•   Record keeping and Correspondence
(1) Performance Security

• Increased emphasis on security e.g. bonds and guarantees
• GUARANTEES - binding promise of guarantor to be answerable
  to beneficiary, in respect of the debt/obligation of principal debtor.
• Secondary liability – dependent on Principal Debtor’s liability
    • Guarantor liable only to same extent as Principal Debtor
    • Guarantor has same defenses as Contractor
    • may raise set-offs, cross claims etc.
• Conditional or unconditional
• What do you want - secure payment or secure performance?
    • i.e guarantor promise to perform primary obligation
    • or undertake that primary debtor will perform (if not - damages)
• Must beneficiary sue Principal debtor first? E.g. Article 636 Macau
• Parent Guarantees
    • Guarantee by parent (ultimate?) that work will be carried out.
    • Obligation to perform the primary obligation themselves or pay damages
(1) Performance Security

• BONDS - instrument under seal whereby one person binds himself to
    another for payment of specified sum of money either immediately or at
    future date. Primary liability.
•   Totally separate from the construction contract:
     • may have different limits of liability
     • not affected by invalidity of construction contract.
     • not affected by defences underlying contract
• Performance Bonds
     • Conditional -v- unconditional
     • Grounds for a call on the bond - usually set out in bond
• On-demand Bonds - Employer need only:
        • State that the Contractor is in default of the construction contract;
        • Prepare a statement of damages;
        • Comply with formalities required by the bond.
     • Employer does not need to show:
        • Evidence of the default;
        • That it has incurred recoverable losses.
(1) Performance Security

  •   Retention Bonds
  •   Advance Payment Bonds
  •   Payment Guarantees (PRC)
  •   Letters of Credit
  •   Indemnities, Warranties
(1) Comparing Different Security

•   What do you really want? - distinction between bonds, guarantees,
    warranties, indemnities, and parent company guarantees
•   Consider in terms of :-
    •   Length of cover - Time bars
    •   Is Liability primary or secondary?
    •   Measure of damages – cost of cure –v- diminution in value
    •   Timing – must you be out of pocket to make a claim?
    •   Remoteness of damages – common law or contractual?
    •   Duration of security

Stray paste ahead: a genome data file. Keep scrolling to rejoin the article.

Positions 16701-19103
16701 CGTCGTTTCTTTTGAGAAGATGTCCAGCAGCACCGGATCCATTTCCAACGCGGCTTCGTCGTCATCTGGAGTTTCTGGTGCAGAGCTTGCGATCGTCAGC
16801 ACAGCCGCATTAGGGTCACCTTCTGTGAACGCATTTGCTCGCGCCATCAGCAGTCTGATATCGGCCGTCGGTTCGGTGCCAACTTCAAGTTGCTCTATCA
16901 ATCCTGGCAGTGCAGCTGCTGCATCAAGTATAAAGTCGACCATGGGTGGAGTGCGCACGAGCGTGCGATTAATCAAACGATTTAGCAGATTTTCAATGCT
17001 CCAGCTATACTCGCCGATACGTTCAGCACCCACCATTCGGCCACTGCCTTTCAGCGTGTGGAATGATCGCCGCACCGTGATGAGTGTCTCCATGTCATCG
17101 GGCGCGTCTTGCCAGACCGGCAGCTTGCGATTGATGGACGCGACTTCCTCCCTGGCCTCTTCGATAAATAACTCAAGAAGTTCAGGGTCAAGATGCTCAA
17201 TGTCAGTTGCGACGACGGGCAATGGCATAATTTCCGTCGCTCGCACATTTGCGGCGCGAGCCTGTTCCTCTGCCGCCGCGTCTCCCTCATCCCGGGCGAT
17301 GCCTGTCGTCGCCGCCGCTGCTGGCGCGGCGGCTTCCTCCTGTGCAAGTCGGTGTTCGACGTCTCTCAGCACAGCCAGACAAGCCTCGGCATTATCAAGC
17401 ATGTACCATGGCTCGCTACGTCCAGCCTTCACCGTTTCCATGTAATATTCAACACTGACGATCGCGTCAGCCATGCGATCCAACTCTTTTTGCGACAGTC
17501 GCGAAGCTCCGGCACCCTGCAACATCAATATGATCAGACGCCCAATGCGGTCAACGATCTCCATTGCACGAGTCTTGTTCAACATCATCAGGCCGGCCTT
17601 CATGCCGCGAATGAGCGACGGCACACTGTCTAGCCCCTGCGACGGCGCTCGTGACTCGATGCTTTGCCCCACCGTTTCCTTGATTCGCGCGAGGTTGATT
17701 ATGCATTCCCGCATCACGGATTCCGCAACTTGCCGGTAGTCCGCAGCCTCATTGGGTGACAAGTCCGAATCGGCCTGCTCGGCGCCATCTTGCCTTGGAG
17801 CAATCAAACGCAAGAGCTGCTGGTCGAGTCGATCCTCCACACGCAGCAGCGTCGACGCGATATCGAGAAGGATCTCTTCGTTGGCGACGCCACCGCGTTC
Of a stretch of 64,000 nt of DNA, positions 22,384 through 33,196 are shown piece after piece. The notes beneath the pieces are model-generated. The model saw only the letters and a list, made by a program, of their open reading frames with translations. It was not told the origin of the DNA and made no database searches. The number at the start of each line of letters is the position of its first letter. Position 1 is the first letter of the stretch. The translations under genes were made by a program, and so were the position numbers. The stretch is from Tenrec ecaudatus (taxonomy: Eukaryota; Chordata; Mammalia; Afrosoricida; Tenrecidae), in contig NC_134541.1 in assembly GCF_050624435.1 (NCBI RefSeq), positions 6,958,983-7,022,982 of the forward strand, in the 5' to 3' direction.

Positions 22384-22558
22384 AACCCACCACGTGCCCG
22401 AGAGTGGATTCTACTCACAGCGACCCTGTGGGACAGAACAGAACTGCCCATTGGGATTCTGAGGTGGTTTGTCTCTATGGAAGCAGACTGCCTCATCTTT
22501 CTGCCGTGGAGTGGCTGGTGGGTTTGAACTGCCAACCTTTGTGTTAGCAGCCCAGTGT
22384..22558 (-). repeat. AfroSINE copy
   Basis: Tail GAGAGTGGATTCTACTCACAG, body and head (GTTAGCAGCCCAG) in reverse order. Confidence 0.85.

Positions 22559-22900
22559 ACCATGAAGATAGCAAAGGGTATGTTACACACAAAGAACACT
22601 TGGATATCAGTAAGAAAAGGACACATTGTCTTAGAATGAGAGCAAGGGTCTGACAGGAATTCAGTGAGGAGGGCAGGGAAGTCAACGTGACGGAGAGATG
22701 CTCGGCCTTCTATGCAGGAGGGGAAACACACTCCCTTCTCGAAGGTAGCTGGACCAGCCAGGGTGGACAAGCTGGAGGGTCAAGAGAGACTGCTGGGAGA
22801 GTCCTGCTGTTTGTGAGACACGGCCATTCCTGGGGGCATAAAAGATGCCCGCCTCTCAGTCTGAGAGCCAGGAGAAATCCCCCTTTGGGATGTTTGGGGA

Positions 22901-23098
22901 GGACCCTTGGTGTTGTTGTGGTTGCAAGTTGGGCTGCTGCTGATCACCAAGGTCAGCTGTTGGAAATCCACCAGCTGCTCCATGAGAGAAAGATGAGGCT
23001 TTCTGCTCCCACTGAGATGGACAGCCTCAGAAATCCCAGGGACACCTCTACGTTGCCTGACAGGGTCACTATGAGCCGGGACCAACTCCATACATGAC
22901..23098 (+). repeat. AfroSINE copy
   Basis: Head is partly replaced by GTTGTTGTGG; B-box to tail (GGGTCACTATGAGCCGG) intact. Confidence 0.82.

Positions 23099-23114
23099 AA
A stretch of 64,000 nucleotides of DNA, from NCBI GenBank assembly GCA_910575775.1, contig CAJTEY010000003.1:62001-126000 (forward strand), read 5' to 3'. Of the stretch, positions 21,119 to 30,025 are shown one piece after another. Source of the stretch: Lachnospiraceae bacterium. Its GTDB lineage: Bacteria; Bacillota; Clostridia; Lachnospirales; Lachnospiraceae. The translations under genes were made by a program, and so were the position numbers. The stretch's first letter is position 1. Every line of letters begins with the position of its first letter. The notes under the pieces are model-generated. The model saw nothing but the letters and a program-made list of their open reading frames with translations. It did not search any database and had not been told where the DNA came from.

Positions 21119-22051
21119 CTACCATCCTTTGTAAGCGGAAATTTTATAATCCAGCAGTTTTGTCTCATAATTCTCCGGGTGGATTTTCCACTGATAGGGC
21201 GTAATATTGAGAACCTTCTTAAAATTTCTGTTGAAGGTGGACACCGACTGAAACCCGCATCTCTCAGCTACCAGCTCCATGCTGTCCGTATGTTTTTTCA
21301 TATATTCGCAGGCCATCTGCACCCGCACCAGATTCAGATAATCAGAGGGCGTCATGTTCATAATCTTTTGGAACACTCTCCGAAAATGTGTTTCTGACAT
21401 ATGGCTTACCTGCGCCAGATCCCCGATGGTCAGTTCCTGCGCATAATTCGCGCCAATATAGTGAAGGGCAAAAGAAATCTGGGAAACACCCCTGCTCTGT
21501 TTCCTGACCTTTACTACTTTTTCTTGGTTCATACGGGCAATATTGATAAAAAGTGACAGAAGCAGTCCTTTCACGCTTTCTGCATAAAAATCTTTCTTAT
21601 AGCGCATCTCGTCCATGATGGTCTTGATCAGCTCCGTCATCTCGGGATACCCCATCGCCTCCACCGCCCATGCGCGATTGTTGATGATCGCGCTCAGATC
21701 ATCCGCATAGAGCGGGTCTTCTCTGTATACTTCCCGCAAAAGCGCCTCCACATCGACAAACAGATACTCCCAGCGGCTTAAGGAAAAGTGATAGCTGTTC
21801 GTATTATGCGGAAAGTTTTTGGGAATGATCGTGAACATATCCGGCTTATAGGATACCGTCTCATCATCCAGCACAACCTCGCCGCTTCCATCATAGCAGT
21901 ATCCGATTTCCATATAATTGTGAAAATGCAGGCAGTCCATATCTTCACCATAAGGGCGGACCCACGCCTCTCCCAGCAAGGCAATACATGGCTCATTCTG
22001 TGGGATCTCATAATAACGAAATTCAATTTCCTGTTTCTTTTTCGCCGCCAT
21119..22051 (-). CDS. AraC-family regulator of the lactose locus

•   Credit rating of issuer
    •   Insolvency Risks
    •   Ease of procurement
    •   Self-help?
(1) Comparing Different Security
•   Guarantees -v- Indemnities
    •   Guarantees – guarantor’s liability secondary – principal debtor’s liability
        must exist
    •   Indemnities - contract to keep other harmless against loss. This is an
        independent obligation - does not depend on existence of other
        obligation (i.e. primary).

•   Guarantees -v- Bonds
    •   guarantor's obligation - not simply to pay money but perform if needed
    •   However, performance often commuted to payment of money
    •   Secondary vs primary liability; vitiation of underlying contract

•   Warranties -v- Indemnities
    •   Warranties - any contractually binding promise (e.g. contractual
        statement by the seller regarding the state of goods sold) - damages
    •   Indemnities – reimbursement for loss, damage, or liability in tort i.e.
        beneficiary entitled to claim only when they have incurred expenditure.
        Cannot claim depreciation in value of property due to defects.
(2) Retention of Title

• Title, Possession and Risk

• ROT prevents title in goods from passing until those
  goods have been paid for in full

• Drafting Tips
   • Incorporation
   • Identifiable
   • Simple or All Monies
(3) Novation

• Novation - lessens impact of Contractor’s insolvency
• Turning sub-contractor into a direct trade contractor

                                  Assign security,
                                Retention, insurance

             Contractor                                         Novatee

              Contract                    New

                                                        Mutually agrees to
                                                       future performance
(4) Conclusions

• Suspension and Termination - deserve greater scrutiny in this
  climate, consider early (during contracting) and evaluate in
  conjunction with other issues

• Termination - always consider inter-relationship between contract
  and common law termination. Employers, be careful of over- or

• Bonds/Security - also greater scrutiny, but first know what you really